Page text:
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Reviewing past and present consent practices in unplanned obstetric interventions: an eye towards the future
  1. Morganne Wilbourne1,
  2. Frances Hand2,
  3. Sophie McAllister3,
  4. Louise Print-Lyons4,
  5. Meena Bhatia3
  1. 1Women's and Reproductive Health, Oxford University, Oxford, UK
  2. 2Faculty of Law, University of Oxford, Oxford, UK
  3. 3Obstetrics and Gynaecology, Oxford University Hospitals NHS Foundation Trust, Oxford, UK
  4. 4Oxfordshire Maternity and Neonatal Voices Partnership, Oxford, UK
  1. Correspondence to Morganne Wilbourne, Women's and Reproductive Health, Oxford University, Oxford OX3 9DU, UK; morganne.wilbourne{at}


Many first-time mothers (primiparous) within UK National Health Service (NHS) settings require an obstetric intervention to deliver their babies safely. While the antepartum period allows time for conversations about consent for planned interventions, such as elective caesarean section, current practice is that, in emergencies, consent is addressed in the moments before the intervention takes place. This paper explores whether there are limitations on the validity of consent offered in time-pressured and emotionally charged circumstances, specifically concerning emergency obstetric interventions. Using the legal framework of the Mental Capacity Act, Montgomery v. Lanarkshire Health Board (2015) and McCulloch v Forth Valley Health Board (2023), we argue that while women have the capacity to consent during labour, their autonomy is best supported by providing more information about instrumental delivery (ID) during the antepartum period. This conclusion is supported by some national guidelines, including those developed by the Royal College of Obstetricians and Gynaecologists, but not all. Further, we examine the extent to which these principles are upheld in modern-day practice. Data suggest there is relatively little antepartum information provision regarding ID within NHS settings, and that primiparous women do not report a thorough understanding of ID before labour. Based on these results, and bearing in mind the pressures under which NHS obstetric services currently operate, we recommend further research into patient and clinician perceptions of the consent process for ID. Pending these results, we discuss possible modes of information delivery in future practice.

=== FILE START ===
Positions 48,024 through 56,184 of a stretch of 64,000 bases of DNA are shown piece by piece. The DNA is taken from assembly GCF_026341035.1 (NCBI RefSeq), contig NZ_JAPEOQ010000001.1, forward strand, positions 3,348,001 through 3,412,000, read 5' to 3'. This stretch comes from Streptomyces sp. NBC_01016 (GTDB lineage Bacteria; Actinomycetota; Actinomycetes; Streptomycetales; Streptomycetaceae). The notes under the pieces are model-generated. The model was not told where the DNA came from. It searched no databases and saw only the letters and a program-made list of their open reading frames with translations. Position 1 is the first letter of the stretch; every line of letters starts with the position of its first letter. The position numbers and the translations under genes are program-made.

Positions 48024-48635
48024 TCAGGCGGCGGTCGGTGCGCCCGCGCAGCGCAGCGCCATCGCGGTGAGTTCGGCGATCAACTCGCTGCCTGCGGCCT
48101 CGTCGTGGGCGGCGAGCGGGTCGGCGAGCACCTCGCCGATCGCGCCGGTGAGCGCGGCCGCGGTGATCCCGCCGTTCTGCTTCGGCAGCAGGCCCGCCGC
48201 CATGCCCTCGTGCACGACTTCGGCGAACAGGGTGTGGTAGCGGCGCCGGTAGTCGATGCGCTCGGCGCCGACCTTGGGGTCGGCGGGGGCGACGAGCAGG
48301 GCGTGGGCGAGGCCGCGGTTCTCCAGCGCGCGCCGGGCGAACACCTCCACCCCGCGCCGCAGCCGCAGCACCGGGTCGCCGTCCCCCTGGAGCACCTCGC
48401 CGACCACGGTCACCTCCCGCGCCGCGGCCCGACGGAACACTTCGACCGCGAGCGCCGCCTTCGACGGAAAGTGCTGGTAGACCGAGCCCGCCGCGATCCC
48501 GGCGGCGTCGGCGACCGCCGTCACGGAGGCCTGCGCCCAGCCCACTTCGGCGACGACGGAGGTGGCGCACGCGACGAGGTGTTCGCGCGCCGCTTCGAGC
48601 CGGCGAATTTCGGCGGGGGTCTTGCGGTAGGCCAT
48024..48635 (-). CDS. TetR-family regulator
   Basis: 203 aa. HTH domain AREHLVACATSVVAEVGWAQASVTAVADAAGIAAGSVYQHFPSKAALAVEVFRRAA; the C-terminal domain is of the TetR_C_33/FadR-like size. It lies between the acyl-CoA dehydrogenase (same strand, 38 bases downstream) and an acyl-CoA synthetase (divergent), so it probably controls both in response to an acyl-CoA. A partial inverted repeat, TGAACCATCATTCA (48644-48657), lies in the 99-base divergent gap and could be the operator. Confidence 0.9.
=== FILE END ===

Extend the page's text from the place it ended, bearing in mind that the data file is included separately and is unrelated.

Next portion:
• Coercion
  • Decision Making
  • Ethics- Medical
  • Obstetrics
  • Women

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  • X @FrancesHand_

  • Contributors FH and MW have contributed equally to this project and should be considered to have joint first authorship. They are entitled to reference their own name first on curricula vitae. They have planned the project and drafted the original manuscript. SA, LP-L and MB provided revisions to the original manuscript. LP-L provided data from the Oxfordshire Maternity and Neonatal Voices Partnership. MB and SM provided supervision. MB and SM provided clinical insight and ensured accuracy with respect to current NHS practice in obstetrics. MB is the guarantor and accepts full responsibility for the finished work and the conduct of the study, had access to the data and controlled the decision to publish.

  • Funding The authors have not declared a specific grant for this research from any funding agency in the public, commercial or not-for-profit sectors.

  • Competing interests None declared.

  • Provenance and peer review Not commissioned; externally peer reviewed.